Last day in London

Finally, I have found something decent on British TV. Or actually rather indecent. I was just watching the first episode of Psychoville, the new comedy thriller from a couple of the folks behind the League of Gentlemen. In other words, a very twisted and depraved program. Damn, now I want to watch the rest of the episodes. Just have to hope that the ABC buys the series.

Today was my last day in London. Tomorrow, around midday, I fly out for Hong Kong and then home to Sydney.

The Plone course has left me buzzing with ideas and the confidence to make changes to our website, but I felt like I should make an effort to do something touristy before I depart this city. I figured that there wasn’t enough time to see any more museums or galleries before they closed for the day, so instead I would just wander.

From the course location on Oxford Street, I walked to Oxford Circus, then turned left into Regent Street. According to my Lonely Planet guide Londons most famous toy store, Hamleys, was located here.

Hamleys was the type of toy store seen in the movies. Clowns blowing bubbles, magicians showing off tricks, staff in costumes, and five levels of toys. I couldn’t help but buy some more gifts for Alex, including some more books by the authors of our favourite book to read to him, The Gruffalo. Incidently, The Gruffalo was mentioned on Psychoville.

I also visited Habitat, a shop selling furniture and homewares. I fell in love with a mat with squares of colour changing LED lights embedded within it. If only I could have fit it in my luggage. The childrens goods made me think of Alex, reminded me of how much I miss him, how much I would have liked to have shared the store with B. I departed feeling a little melancholy.

Continuing to the end of the canyon-like Regent Street I came to Waterloo Place and the Duke of York’s Column. Beyond this is The Mall which leads out from Buckingham Palace. It is grandly lined with British flags.

Following the Mall away from the Palace, I walked under the Admiralty Arch to emerge across from Trafalger Square, with its crowds and families. I turned right into Whitehall Street, then right again into Whitehall Place. This is the domain of the military services, quiet streets hiding the sombre business of war behind grand facades.

I passed Old Scotland Yard, now housing the Departmnent of Energy and Climate Change.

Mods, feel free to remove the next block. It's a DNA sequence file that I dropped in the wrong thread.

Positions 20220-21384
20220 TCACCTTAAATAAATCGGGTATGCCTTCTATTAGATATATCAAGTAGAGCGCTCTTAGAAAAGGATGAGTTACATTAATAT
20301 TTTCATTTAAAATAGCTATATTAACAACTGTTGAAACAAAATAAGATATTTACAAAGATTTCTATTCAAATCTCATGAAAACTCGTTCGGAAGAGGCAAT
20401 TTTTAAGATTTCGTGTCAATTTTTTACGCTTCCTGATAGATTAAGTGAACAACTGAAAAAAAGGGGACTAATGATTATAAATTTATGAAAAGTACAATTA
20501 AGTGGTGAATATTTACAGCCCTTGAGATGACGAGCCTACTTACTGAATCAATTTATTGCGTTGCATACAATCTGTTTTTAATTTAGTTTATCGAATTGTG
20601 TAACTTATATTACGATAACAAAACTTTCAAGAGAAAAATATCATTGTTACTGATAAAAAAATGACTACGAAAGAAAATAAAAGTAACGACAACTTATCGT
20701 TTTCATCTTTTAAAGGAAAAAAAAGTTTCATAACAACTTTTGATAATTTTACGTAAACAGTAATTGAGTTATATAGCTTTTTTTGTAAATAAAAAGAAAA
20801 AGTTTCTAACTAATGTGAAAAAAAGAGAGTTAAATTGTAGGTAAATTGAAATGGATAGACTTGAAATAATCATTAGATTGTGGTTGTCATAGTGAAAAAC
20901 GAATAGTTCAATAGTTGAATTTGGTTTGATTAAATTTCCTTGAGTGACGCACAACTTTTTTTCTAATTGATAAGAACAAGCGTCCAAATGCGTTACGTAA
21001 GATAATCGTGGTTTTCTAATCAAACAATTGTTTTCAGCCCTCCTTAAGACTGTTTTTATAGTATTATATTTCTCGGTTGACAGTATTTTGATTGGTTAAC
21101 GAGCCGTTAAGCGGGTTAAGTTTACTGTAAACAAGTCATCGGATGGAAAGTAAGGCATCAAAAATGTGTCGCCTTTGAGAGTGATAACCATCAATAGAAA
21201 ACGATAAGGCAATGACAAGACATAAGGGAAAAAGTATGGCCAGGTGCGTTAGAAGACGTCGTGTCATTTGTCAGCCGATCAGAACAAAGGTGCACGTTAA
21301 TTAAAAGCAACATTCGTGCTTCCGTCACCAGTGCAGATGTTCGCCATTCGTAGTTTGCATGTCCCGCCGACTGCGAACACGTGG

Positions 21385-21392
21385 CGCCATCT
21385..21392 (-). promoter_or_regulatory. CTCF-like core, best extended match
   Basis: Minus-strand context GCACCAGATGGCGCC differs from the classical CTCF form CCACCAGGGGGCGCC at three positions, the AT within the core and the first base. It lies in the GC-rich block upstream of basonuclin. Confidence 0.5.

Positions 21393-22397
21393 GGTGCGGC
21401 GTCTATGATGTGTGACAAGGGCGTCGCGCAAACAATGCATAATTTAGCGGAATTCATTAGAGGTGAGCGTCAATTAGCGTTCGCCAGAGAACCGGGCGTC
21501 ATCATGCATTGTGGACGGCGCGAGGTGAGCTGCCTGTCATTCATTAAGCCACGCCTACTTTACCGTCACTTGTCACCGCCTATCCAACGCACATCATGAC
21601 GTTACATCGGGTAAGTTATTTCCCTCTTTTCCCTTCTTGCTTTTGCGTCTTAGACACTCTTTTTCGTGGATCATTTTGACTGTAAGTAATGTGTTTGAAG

At the end of the road was Charing Cross Station and the Hungerford Bridge across the Thames. What better way to end a stay in London than with a walk along the Thames?

I crossed the bridge, admiring the views of the giant London Eyes ferris wheel and the Houses of Parliament. Walking west, I passed the Eye’s massive structure, coming to Westminister Bridge. Crossing this, I stood opposite the Houses of Parliament and Big Ben. The Parliament building looks almost fractal in its ornate complexity, gold and stone.

Rather than catch a train from Westminister back to Earl’s Court I continued on, past Westminister Abbey, another structure of grand architectural design. Up Victoria Street I walked, until I reached New Scotland Yard, guarded by police with submachine guns.

Detail on Westminister Abbey

St James station, headquarters of the London Underground, lies beyond the headquarters of the British police service. The station was quiet, the area’s business concluded for the day, so I just caught the train back to Earl’s Court, where I had dinner, before retiring to the hotel.

Much as I hate for any trip to end, I am glad to be returning home. I have missed my family. Talking to them on video is not enough, I want to share the experiences of visiting other countries with them directly.

London may be one of the world’s great cities, but I can’t say that I am as enamoured of it as I am of Paris or Tokyo. I like the way that art and science are promoted everywhere throughout the city. Maybe the cultural linkages between Australia and the UK are too strong, and as such London lacks the exotic appeal of those other cities for me. Yet I would be happy to return and this trip was certainly worthwhile. And when I arrive home I will be in another dysfunctional city, albeit one that feels a little more cheerfull.

That’s me signing off from London. Next stop, Hong Kong.

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